We begin today by recalling Saint John’s vision . . .
I saw a new heaven and a new earth; for the first heaven and the first earth had passed away, and the sea was no more. And I saw the holy city, the new Jerusalem, coming down out of heaven from God, prepared as a bride adorned for her husband. And I heard a loud voice from the throne saying,
“See, the home of God is among mortals.
He will dwell with them as their God;
they will be his peoples,
and God himself will be with them;
he will wipe every tear from their eyes.
Death will be no more;
mourning and crying and pain will be no more,
for the first things have passed away.”
And the one who was seated on the throne said, “See, I am making all things new.” Also he said, “Write this, for these words are trustworthy and true.” Then he said to me, “It is done! I am the Alpha and the Omega, the beginning and the end.”
The lessons from the Revelation of Saint John, as I have read them throughout my life, have always reminded me of at least two things . . . one is that, through the mercies of God and his Son, Jesus Christ, a great many of us who are living today will actually make it into heaven . . . and two, it shows that the brightest crowns that are worn in heaven are the ones that have been tried, and smelted, and polished, and glorified in the furnace of hardship and tribulation.
And isn’t that what Jesus came to affirm to us . . . that one . . . we are loved by God, redeemed by God and saved by God . . . and two . . . that those who are one with God will be hated in this world, and persecuted for their belief and rejected by men.
Today of course is a day set aside for the Celebration of All Saints . . . Christians . . . believers in the messiah, the Christ . . . believers like you and like me and like the many millions who have come before us. We, who are the church militant (those living) share this one day in the Church year with the church expectant (all those who have died in the Lord) in joyful anticipation of the final glory that awaits us at the end of all things.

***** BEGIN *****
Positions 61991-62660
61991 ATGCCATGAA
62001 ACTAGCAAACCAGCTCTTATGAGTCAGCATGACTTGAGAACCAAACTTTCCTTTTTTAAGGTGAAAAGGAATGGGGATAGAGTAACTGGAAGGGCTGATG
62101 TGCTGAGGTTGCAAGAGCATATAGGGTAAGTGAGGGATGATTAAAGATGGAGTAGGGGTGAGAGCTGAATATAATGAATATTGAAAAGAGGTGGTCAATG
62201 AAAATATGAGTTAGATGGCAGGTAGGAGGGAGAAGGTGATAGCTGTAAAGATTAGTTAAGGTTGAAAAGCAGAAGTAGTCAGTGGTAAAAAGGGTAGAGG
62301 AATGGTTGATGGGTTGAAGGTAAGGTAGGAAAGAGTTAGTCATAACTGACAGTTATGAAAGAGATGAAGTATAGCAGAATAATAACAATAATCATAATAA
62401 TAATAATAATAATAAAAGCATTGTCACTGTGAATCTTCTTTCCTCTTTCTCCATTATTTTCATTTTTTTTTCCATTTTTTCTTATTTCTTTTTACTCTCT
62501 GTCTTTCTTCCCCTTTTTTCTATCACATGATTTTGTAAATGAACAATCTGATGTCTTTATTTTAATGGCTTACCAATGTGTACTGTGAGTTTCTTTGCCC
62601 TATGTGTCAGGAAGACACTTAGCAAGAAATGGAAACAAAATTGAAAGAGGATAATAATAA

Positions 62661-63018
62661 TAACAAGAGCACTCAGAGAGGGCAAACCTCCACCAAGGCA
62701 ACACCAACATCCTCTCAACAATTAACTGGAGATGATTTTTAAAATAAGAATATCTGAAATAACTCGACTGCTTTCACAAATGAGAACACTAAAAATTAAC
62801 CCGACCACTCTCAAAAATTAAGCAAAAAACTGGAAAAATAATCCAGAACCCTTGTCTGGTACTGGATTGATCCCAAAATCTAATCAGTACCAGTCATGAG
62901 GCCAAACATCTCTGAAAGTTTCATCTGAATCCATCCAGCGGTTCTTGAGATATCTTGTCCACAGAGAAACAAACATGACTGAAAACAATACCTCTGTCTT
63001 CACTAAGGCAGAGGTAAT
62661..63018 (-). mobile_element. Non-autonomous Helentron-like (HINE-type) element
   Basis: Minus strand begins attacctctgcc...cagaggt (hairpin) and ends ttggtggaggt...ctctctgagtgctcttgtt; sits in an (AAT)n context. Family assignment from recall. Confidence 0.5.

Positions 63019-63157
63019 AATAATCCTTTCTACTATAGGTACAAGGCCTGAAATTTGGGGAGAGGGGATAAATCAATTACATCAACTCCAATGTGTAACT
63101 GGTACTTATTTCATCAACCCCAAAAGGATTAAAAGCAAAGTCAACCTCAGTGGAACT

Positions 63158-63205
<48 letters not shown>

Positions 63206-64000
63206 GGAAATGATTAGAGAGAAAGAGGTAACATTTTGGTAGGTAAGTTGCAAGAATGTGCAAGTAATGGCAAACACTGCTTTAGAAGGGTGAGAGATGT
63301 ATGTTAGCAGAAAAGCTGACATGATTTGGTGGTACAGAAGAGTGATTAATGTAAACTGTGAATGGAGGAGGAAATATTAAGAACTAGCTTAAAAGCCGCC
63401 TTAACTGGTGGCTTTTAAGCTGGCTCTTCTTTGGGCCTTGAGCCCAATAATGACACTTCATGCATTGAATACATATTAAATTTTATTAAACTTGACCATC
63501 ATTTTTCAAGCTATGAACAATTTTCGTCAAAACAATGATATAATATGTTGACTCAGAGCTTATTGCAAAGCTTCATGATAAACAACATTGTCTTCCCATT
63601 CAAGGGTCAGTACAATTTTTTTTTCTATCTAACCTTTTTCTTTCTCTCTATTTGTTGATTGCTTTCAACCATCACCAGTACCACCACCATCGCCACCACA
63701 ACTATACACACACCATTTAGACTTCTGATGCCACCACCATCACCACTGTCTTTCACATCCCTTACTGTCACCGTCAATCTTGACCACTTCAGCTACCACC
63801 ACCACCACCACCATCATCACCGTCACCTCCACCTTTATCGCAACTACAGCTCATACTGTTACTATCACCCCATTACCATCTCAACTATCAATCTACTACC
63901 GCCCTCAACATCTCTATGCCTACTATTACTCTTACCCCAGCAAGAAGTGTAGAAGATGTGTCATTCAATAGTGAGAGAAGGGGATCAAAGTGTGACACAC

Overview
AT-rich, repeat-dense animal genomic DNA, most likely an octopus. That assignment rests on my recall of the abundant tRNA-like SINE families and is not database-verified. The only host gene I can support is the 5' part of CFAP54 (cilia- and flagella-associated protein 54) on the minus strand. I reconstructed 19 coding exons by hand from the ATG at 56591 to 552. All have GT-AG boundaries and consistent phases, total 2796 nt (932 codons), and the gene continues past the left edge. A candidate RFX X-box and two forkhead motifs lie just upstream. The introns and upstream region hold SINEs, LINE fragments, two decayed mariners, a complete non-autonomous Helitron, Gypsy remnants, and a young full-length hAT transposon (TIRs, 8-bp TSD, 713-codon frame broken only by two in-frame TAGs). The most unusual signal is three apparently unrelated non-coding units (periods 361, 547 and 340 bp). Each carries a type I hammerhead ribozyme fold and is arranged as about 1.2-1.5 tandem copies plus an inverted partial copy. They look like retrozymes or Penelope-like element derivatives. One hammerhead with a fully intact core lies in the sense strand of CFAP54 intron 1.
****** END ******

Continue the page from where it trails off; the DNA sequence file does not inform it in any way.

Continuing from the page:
And why do you suppose we do this? What purpose does it serve for the living to remember the dead? Its purpose is to strengthen our resolve to fight on in the midst of great adversity . . . to give us the strength of our convictions in order to live out the gospel message in our own lives . . . To recall those who have died reminds us of their great sacrifice in a just cause, to keep true faith alive so that a people yet unborn might one day inherit the truth and gain for themselves the gift of everlasting life.
As some of you may know, I have always been interested in the lives of the saints, even since I was a kid. Many times in my life I have stopped at the Fatima Shrine in Niagara Falls for a walk among the saints depicted there in sculpture. I have favorite saints as I presume you do also. Mine are St. Francis and St. Augustine. Each month in our newsletter we provide a synopsis of a saint that we celebrate with each issue. Since doing this, I have found that the saints of yesterday were fighting much the same spiritual battles that we continue to fight in our world today. Injustice and hatred towards Christian believers is nothing new and spans pretty much all of the two thousand year history of the church. You need only pick up a newspaper today to know that this is as true today as anytime in the distant past.
So what is there about the cross of Christ which angers the world and stirs them up to persecute those who preach it? John Stott,a famous Anglican evangelist tells us . . . and it just this: Christ died on the cross for us sinners, becoming a curse for us (Gal. 3:13). So the cross tells us some very unpalatable truths about ourselves, namely that we are sinners under the righteous curse of God’s law and that we cannot save ourselves. Christ bore our sin and curse precisely because we could gain release from them in no other way. If we could have been forgiven by our own good works, by being circumcised and keeping the law, we may be quite sure that there would have been no cross. Every time we look at the cross Christ seems to say to us, ‘I am here because of you. It is your sin I am bearing, your curse I am suffering, your debt I am paying, your death I am dying.’ Nothing in history or in the universe cuts each of us down to size like the cross. We all have inflated views of ourselves, especially in self-righteousness, until we have visited a place called Calvary. Because it is there, at the foot of the cross, that we shrink to our true size. And of course men do not like it. They resent the humiliation of seeing themselves as God sees them and as they really are. We prefer our own comfortable illusions and naturally most steer clear of the cross. And in the end they construct a Christianity without the cross, which relies for salvation on their own works and not on Jesus Christ’s. Many do not object to Christianity so long as it is not the faith of Christ crucified. But Christ crucified they detest. And if a preacher preaches Christ crucified, they are opposed, ridiculed, persecuted. Why do you suppose that is true? It is because of the wounds which they inflict on a man’s pride.